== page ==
OpenZeppelin Test Environment: Timeout exceeding 2000ms

Hi @Jshanks21

Sorry you had this issue.
Are you able to share your test and contract so that I can try to reproduce?

2 Likes

No worries @abcoathup. Sorry for not responding sooner. I just pushed my changes to GitHub. This link should take you directly to the test file. I left a comment next to the line canceling out the error. It’s on line 19. You’ll want to comment this out or remove it to reproduce the error.

Thanks for taking a look!

2 Likes

Hi @Jshanks21,

I wasn’t able to reproduce on my system:
node v10.19.0
npm 6.14.1
operating system: WSL on Windows 10

Would you mind sharing what your configuration is?

I have line 19 commented

	//this.timeout(0); // Prevents 2000ms timeout error

I am not reproducing the error:

$ npm run test

> crowdsale@1.0.0 test /c/Users/andre/Documents/projects/forum/crowdsale
> npx mocha --exit --recursive test



  MyCrowdsale
    crowdsale
      ✓ tracks the token name (54ms)
      ✓ tracks the rate
      ✓ tracks the wallet
      ✓ tracks the token
    minted crowdsale
      ✓ mints tokens after purchase (155ms)
    accepting payments
      ✓ accept payments (199ms)


  6 passing (3s)
2 Likes

No problem @abcoathup:

node v10.16.3
npm 6.13.1
operating system: Windows 10

Commenting line 19

timeout error enabled

Here’s the error I get:

But it passes when I stop commenting line 19:

1 Like

Hi @Jshanks21,

The default timeout in mocha is 2000ms.

The first run of beforeEach I get a duration (ms) ~1200
The beforeEach is deploying a token and a smart contract so takes a little bit of time.

I reproduced by adding a sleep await new Promise(r => setTimeout(r, 2000));

As you have done, you can disable timeouts using this.timeout(0) or you could increase the timeout.
https://mochajs.org/#suite-level


As an aside, I use Windows Subsystem for Linux, and I would recommend using WSL (I haven’t tried WSL2 yet). So much of the ecosystem is unix based, so I run into far fewer issues using WSL.

3 Likes

Thank you @abcoathup! I assumed it had something to do with my tests exceeding the built-in time limit. I also just assumed it was because my computer is too slow :sweat_smile:.

I was actually just reading about a different issue in this thread where you recommended WSL too. I’ll definitely check it out.

I wanted to contribute to the OpenZeppelin repo, so I was going through some of the name changes and cleanup issues in the upcoming release. But I encountered the “file import callback not supported” when trying to compile in order to run tests. Would using WSL be the best solution for this?

1 Like

Hi @Jshanks21,

Great to hear that you want to contribute to OpenZeppelin Contracts. I would encourage using WSL (I am yet to try WSL2), as you face far fewer issues. The Microsoft documentation recommends using Windows Subsystem for Linux (for production): https://docs.microsoft.com/en-us/windows/nodejs/setup-on-windows#use-windows-subsystem-for-linux-for-production.

1 Like

Good to know. I’ll go through that and see if it helps with the issue. Seems like a good idea aside from the immediate issue I’m encountering though.

1 Like

Let me know how you get on. You could always write up the process to get a Windows development environment setup :smile:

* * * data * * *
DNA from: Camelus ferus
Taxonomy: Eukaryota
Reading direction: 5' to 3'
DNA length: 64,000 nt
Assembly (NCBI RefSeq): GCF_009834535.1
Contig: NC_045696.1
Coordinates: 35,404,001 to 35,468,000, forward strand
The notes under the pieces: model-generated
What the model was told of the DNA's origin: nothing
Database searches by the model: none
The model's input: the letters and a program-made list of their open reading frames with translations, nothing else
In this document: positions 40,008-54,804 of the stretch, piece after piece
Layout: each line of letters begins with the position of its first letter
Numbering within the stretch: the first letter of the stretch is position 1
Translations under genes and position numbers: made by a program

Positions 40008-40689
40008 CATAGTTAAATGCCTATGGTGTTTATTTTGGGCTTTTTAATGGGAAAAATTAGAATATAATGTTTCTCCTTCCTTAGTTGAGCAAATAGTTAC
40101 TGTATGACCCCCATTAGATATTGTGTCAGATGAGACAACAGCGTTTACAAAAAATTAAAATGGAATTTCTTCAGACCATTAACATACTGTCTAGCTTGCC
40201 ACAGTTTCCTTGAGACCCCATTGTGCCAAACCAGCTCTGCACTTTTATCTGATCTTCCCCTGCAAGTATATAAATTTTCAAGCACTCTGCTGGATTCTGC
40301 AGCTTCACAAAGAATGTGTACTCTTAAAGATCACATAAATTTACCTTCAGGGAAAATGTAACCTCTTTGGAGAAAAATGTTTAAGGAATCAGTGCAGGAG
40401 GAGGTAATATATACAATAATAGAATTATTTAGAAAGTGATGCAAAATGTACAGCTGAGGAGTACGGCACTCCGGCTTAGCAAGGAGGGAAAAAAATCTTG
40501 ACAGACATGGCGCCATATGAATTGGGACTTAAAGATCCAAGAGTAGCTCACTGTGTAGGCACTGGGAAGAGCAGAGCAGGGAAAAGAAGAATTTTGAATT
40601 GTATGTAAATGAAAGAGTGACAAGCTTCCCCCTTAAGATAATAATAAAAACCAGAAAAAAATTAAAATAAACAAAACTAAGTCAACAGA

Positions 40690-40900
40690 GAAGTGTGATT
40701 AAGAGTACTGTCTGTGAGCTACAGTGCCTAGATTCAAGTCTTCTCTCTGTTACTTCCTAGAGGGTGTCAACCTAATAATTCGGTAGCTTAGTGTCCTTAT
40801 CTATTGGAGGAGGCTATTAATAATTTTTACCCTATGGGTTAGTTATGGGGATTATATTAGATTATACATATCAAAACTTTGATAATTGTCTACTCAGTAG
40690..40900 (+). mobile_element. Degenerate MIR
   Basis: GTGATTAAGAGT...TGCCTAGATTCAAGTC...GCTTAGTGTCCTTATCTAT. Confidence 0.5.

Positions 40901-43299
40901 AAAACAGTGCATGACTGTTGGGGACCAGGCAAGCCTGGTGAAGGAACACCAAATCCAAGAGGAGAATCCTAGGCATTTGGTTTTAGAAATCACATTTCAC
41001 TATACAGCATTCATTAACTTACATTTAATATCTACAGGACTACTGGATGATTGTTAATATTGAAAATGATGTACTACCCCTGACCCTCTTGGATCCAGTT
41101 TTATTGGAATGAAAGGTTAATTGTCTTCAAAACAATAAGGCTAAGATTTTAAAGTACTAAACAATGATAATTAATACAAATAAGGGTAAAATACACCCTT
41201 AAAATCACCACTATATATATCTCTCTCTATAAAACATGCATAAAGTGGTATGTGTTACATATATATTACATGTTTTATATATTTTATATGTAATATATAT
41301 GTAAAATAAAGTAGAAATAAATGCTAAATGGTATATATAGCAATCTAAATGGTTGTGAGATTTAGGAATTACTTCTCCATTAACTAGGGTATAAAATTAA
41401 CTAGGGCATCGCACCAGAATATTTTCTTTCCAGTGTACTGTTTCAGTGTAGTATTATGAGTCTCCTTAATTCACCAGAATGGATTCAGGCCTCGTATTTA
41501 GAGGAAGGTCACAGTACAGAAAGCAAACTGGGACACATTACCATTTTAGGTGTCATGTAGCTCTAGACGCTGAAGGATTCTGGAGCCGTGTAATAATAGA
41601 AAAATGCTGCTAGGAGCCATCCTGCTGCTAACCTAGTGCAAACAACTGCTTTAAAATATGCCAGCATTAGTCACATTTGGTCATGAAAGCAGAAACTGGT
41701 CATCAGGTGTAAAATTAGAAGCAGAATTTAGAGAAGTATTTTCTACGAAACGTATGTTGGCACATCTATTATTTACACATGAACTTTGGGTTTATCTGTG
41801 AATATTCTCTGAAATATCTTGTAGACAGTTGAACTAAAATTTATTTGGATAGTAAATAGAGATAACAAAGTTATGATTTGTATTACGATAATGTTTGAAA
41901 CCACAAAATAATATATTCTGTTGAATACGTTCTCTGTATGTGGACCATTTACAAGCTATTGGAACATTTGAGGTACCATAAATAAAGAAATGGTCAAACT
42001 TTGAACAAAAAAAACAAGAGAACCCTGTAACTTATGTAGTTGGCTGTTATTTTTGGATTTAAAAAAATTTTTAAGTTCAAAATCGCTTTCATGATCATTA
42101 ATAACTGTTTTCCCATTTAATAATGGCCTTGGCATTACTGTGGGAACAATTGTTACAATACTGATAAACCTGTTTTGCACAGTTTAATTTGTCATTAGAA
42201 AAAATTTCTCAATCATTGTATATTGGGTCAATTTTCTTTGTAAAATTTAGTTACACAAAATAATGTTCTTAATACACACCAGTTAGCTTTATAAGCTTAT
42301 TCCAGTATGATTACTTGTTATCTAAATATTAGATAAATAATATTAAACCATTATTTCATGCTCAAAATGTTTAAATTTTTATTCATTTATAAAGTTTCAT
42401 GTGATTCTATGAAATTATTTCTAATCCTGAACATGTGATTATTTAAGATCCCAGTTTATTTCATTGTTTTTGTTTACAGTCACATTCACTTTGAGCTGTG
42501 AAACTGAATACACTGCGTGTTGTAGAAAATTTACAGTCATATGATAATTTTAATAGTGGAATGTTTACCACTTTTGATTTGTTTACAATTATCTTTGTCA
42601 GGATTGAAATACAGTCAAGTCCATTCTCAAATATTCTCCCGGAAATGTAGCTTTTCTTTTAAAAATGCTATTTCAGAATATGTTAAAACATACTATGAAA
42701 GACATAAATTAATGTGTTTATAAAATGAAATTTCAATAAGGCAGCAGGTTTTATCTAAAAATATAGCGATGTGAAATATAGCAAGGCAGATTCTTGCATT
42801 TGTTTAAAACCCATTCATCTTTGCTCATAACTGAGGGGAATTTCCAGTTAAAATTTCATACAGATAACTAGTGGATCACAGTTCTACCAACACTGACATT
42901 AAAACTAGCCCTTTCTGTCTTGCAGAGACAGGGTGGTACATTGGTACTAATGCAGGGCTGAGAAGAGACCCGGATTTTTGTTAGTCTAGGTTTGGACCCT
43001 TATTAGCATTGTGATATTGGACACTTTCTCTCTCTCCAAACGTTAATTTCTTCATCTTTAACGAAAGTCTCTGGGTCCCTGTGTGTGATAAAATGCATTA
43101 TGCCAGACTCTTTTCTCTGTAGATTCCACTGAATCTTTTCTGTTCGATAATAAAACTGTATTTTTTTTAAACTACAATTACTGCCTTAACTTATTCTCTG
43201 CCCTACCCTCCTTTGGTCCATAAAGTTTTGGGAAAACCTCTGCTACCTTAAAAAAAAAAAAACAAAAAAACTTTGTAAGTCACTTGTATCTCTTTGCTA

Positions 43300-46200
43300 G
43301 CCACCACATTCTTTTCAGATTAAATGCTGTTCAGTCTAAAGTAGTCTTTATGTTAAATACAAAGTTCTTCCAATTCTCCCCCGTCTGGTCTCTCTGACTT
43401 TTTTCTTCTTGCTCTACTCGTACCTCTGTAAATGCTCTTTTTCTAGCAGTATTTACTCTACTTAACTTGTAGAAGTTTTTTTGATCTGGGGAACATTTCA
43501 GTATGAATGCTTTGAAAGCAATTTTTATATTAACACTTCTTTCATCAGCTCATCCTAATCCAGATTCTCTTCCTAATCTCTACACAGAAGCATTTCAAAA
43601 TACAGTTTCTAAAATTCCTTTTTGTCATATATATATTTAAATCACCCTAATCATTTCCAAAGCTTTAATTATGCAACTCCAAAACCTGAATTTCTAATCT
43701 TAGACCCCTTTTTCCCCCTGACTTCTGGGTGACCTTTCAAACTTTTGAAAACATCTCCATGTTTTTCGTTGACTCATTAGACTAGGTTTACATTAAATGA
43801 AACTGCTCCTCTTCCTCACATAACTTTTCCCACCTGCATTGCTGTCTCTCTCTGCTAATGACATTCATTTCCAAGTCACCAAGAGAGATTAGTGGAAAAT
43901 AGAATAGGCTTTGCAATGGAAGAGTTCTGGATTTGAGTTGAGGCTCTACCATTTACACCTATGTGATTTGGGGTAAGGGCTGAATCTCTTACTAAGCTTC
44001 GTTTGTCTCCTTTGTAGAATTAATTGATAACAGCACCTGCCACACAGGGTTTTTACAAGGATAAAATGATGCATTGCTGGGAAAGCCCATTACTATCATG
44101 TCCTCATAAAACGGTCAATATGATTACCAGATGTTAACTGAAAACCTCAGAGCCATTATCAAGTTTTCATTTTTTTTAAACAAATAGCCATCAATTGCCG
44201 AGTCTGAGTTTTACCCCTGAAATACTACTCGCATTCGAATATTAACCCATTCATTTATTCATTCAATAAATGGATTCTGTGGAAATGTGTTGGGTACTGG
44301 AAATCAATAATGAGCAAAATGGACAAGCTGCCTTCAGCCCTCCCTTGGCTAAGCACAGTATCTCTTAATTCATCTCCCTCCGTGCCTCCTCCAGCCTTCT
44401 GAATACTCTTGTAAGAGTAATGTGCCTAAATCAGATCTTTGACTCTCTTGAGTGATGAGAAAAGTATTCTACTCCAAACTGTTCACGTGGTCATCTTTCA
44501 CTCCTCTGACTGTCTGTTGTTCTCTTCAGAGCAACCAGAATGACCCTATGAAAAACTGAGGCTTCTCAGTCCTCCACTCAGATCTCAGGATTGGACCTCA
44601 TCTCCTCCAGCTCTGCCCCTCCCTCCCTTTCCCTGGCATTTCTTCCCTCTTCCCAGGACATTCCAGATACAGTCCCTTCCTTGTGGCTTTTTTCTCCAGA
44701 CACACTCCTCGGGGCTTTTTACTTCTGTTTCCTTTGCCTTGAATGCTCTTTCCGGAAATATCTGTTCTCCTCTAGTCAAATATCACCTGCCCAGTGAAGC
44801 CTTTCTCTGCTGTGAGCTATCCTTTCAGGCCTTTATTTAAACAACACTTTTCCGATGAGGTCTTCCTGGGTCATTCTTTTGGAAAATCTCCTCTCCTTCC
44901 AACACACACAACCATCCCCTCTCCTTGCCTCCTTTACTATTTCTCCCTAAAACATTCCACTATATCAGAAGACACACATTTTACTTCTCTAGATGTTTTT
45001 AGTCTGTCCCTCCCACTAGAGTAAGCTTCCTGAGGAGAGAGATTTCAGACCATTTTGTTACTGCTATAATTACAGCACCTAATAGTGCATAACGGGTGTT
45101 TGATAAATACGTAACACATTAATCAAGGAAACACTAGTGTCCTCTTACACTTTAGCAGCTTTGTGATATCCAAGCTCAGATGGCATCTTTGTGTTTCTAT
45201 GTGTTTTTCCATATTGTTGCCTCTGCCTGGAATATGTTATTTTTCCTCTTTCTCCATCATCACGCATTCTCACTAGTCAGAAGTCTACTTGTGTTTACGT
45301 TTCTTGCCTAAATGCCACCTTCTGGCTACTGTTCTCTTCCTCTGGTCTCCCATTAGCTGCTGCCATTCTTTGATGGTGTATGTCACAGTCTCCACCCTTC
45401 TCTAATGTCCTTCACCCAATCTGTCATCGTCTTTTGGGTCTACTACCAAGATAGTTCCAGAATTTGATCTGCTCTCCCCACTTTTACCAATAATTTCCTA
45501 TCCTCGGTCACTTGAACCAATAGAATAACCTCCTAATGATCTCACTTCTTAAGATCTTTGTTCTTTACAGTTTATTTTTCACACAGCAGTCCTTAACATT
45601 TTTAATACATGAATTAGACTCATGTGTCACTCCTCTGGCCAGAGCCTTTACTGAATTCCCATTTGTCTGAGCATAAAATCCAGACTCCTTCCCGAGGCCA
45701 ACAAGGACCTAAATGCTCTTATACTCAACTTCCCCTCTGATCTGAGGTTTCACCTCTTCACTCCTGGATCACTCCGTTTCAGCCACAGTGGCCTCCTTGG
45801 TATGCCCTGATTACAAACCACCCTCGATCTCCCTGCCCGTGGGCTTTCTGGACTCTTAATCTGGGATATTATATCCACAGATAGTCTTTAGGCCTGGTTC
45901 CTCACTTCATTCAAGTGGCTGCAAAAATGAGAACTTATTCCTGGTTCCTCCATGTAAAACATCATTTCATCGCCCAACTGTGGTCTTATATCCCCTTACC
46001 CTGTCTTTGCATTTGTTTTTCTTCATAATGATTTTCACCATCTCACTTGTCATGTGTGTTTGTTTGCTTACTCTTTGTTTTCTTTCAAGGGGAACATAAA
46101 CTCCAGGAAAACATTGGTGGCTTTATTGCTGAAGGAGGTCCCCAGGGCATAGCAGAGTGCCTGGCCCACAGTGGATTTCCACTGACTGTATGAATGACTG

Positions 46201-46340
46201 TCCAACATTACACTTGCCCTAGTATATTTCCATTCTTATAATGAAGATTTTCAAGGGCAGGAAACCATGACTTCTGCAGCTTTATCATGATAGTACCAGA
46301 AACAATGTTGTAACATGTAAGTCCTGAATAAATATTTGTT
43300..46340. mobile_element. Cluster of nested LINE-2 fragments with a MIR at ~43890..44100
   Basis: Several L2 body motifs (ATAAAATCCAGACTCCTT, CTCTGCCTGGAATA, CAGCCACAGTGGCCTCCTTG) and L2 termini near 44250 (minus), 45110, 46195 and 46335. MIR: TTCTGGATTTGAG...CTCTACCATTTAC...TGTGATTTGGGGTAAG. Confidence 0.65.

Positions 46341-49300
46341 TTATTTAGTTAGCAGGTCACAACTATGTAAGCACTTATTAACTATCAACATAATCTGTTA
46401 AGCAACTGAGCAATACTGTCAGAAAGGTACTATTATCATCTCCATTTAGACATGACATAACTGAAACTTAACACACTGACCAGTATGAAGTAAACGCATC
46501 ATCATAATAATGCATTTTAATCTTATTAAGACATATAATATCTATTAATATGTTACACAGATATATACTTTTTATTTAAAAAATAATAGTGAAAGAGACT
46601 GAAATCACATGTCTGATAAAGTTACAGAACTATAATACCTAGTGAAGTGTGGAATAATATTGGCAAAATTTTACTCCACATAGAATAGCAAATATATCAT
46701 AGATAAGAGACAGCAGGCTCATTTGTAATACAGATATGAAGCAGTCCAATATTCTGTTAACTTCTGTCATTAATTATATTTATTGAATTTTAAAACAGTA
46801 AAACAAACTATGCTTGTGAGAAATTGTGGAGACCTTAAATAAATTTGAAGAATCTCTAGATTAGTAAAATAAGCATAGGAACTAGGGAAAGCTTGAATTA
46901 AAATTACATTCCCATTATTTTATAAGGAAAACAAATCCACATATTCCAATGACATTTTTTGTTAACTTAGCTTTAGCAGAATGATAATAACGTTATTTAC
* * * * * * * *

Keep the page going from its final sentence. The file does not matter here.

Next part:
1 Like

I should be able to do that. I’ll definitely be adding it to my My Coding Journey when I do it anyway. I’ll just try to be more conscious of tracking each step.

1 Like

Hi @Jshanks21, I have a small follow up question to help us understand the underlying issue better. Was the timeout happening consistently or only sometimes?

1 Like

Hi @frangio, the timeout was consistent. Anytime I ran the tests without this.timeout(0); at the beginning of the tests, I received the error message above.

I appreciate any additional feedback on this.

P.S. I have not tried using WSL yet to see if it fixes the issue. Plan to try it within the next couple days.

2 Likes

The first run of beforeEach I got a duration (ms) ~1200 so on a different setup (e.g. native Windows) I could see this being over the default timeout of 2000ms.

That’s interesting. Do you know which statements took longer? I tried to run this on my own computer but for some reason it doesn’t work.

1 Like

@frangio
The first run in the beforeEach of the test deploying the token takes the longest:

// MyCrowdsale.test.js

...

	beforeEach(async function () {
		// Token config
		this.name = "OZToken";
		this.symbol = "OZT";
		this.decimals = 18;

		start = Date.now();

		// Deploy Token
		this.token = await OZToken.new(
			this.name,
			this.symbol,
			this.decimals
		);

		end = Date.now();


...

Test run

$ npm test

> crowdsale@1.0.0 test /c/Users/andre/Documents/projects/forum/crowdsale
> npx mocha --exit --recursive test



  MyCrowdsale
    crowdsale
Deploy token: 1043ms
Deploy crowdsale: 90ms
Add minter: 77ms
      ✓ tracks the token name (55ms)
Deploy token: 141ms
Deploy crowdsale: 88ms
Add minter: 57ms
      ✓ tracks the rate
Deploy token: 116ms
Deploy crowdsale: 76ms
Add minter: 56ms
      ✓ tracks the wallet
Deploy token: 111ms
Deploy crowdsale: 78ms
Add minter: 55ms
      ✓ tracks the token
    minted crowdsale
Deploy token: 114ms
Deploy crowdsale: 80ms
Add minter: 58ms
      ✓ mints tokens after purchase (208ms)
    accepting payments
Deploy token: 109ms
Deploy crowdsale: 76ms
Add minter: 58ms
      ✓ accept payments (230ms)


  6 passing (3s)
1 Like

Oh thank you this is super interesting. The delay is then caused by the startup time of the ganache node that Test Environment spins up.

2 Likes